As the childhood obesity epidemic garners more and more attention, Texas lawmakers are aiming to do their part to fight it. There's a proposed bill which could limit what drinks school cafeterias serve.
But, as Newschannel 6 Spencer Blake found out, it may not be a huge change for Texoma school districts.
Guidelines for public school cafeterias are no strangers to legislative efforts.
"In the past eight years the state has put out mandates as to what could be sold in the cafeteria," Iowa Park Superintendent Steve Moody said.
In the Texas House of Representatives, another proposed bill is on its way. House Bill 127 would restrict the types of drinks sold on school campuses.
Water and milk are allowed, along with juices and sports drinks that fulfill specific requirements, such as real juice content and sweetener content. While that may sound restrictive, the cafeterias in Iowa Park are already almost completely in compliance.
"We don't offer any other drinks I see on this list, so it should not affect us," Moody said.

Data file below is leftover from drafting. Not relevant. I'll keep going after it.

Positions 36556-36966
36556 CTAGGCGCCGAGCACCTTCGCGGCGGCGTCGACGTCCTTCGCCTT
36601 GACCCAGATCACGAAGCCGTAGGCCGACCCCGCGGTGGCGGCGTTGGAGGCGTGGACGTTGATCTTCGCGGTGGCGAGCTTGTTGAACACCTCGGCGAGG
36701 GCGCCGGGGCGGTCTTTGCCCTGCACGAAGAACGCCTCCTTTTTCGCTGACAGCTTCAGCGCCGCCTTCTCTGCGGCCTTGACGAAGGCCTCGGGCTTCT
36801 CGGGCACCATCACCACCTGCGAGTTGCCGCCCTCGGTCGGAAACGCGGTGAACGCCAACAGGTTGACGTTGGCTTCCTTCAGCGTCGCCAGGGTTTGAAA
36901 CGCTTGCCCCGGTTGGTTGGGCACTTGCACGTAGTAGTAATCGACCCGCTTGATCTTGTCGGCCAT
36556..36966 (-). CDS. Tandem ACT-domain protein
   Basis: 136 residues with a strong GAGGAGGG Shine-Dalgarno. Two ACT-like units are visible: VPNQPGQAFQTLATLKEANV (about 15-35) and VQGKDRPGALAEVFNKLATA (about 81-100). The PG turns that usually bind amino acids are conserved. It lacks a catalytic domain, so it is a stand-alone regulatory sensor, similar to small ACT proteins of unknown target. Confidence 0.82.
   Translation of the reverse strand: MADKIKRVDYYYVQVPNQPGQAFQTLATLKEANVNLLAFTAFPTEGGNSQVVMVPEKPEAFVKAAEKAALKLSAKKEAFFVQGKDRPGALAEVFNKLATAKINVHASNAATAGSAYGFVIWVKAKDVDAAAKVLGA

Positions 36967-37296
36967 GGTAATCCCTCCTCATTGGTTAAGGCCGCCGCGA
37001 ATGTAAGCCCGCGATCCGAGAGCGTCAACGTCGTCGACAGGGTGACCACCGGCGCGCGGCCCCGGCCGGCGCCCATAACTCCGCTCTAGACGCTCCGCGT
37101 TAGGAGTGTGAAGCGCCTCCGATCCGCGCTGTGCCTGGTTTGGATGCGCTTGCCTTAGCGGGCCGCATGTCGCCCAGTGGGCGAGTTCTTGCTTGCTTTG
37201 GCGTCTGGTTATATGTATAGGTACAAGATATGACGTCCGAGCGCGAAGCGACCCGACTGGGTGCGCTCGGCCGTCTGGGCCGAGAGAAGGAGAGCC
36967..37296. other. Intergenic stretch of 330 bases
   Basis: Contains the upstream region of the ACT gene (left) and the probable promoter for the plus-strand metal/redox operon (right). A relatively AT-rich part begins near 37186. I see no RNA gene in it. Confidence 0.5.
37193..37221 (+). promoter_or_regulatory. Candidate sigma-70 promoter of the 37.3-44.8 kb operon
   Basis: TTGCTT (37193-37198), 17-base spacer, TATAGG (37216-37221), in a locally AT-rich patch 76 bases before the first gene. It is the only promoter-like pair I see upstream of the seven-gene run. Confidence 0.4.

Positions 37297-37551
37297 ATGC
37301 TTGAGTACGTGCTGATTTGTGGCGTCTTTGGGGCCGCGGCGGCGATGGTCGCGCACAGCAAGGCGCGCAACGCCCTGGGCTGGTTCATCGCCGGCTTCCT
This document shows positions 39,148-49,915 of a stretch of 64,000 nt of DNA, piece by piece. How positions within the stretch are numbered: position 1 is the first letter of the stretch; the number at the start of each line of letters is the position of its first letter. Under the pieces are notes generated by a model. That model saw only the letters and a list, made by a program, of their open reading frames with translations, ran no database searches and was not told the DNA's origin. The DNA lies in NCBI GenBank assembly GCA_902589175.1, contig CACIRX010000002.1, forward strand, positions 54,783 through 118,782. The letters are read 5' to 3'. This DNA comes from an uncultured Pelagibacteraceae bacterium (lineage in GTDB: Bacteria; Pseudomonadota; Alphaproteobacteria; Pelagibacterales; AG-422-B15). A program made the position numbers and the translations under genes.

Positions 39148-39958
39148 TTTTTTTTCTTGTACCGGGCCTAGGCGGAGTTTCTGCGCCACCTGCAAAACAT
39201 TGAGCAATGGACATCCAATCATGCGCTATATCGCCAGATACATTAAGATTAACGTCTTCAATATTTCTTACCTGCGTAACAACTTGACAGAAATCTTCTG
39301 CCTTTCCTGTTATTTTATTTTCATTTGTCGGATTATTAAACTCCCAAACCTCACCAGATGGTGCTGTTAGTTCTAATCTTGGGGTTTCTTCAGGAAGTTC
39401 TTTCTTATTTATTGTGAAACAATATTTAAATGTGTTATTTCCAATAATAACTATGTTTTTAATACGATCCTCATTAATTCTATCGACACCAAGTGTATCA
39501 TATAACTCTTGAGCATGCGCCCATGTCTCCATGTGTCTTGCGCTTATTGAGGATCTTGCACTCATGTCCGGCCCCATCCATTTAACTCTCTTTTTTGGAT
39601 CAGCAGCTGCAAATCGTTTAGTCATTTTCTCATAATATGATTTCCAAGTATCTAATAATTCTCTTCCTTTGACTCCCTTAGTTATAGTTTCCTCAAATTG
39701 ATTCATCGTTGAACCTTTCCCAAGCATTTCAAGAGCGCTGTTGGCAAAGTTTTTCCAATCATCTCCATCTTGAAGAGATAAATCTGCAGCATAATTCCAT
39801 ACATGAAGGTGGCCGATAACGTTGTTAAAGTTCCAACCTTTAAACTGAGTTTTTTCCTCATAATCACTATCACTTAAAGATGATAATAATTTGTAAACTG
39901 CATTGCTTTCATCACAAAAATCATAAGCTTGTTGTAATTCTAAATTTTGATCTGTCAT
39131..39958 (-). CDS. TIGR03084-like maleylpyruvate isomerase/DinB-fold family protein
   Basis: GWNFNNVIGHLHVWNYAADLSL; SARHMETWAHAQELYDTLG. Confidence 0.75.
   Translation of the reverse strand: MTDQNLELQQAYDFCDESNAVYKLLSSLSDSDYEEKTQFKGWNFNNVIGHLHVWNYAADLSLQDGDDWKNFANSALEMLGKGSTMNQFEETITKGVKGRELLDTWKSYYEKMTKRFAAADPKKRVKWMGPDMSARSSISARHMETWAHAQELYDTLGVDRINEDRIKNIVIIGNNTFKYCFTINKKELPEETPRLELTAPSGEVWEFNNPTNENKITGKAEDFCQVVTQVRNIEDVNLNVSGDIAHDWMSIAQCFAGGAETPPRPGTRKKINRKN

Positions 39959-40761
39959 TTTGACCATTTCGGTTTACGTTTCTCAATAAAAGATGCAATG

Assistant Superintendent Steve Moody said any vending machines with carbonated drinks aren't even on until after school hours, another stipulation of the proposed bill.
City View ISD is also in about the same boat, elementary students only have the choice of milk or water at lunchtime.
"Most all the districts across the state are pretty well in line with what this is proposing right now," Moody said.
Moody said it never seems to be a problem with the school kids, they seem to fall right in line with the options the cafeteria gives them.
Even though there wouldn't be a big change needed in his district, Moody said he can see why lawmakers are looking into it.
"If it will help to slow down the child obesity and what we're seeing, then we would be supportive of that," he said.
The proposed House Bill 127 says the limitations would not apply to days school is not in session. If passed, the rules would go into effect for the beginning of the 2011-2012 school year.